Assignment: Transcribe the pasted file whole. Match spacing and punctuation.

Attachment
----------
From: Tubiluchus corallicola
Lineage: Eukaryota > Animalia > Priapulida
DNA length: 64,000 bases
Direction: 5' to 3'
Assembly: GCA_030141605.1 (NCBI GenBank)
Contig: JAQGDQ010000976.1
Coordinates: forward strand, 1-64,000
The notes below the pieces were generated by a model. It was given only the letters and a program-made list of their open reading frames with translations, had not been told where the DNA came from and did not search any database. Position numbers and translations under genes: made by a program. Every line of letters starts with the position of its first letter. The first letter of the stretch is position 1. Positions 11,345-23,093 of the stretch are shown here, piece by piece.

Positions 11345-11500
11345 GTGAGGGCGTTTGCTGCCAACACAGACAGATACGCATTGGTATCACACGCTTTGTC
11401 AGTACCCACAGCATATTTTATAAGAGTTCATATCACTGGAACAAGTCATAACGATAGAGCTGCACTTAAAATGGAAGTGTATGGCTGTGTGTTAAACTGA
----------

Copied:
From: Tubiluchus corallicola
Lineage: Eukaryota > Animalia > Priapulida
DNA length: 64,000 bases
Direction: 5' to 3'
Assembly: GCA_030141605.1 (NCBI GenBank)
Contig: JAQGDQ010000976.1
Coordinates: forward strand, 1-64,000
The notes below the pieces were generated by a model. It was given only the letters and a program-made list of their open reading frames with translations, had not been told where the DNA came from and did not search any database. Position numbers and translations under genes: made by a program. Every line of letters starts with the position of its first letter. The first letter of the stretch is position 1. Positions 11,345-23,093 of the stretch are shown here, piece by piece.

Positions 11345-11500
11345 GTGAGGGCGTTTGCTGCCAACACAGACAGATACGCATTGGTATCACACGCTTTGTC
11401 AGTACCCACAGCATATTTTATAAGAGTTCATATCACTGGAACAAGTCATAACGATAGAGCTGCACTTAAAATGGAAGTGTATGGCTGTGTGTTAAACTGA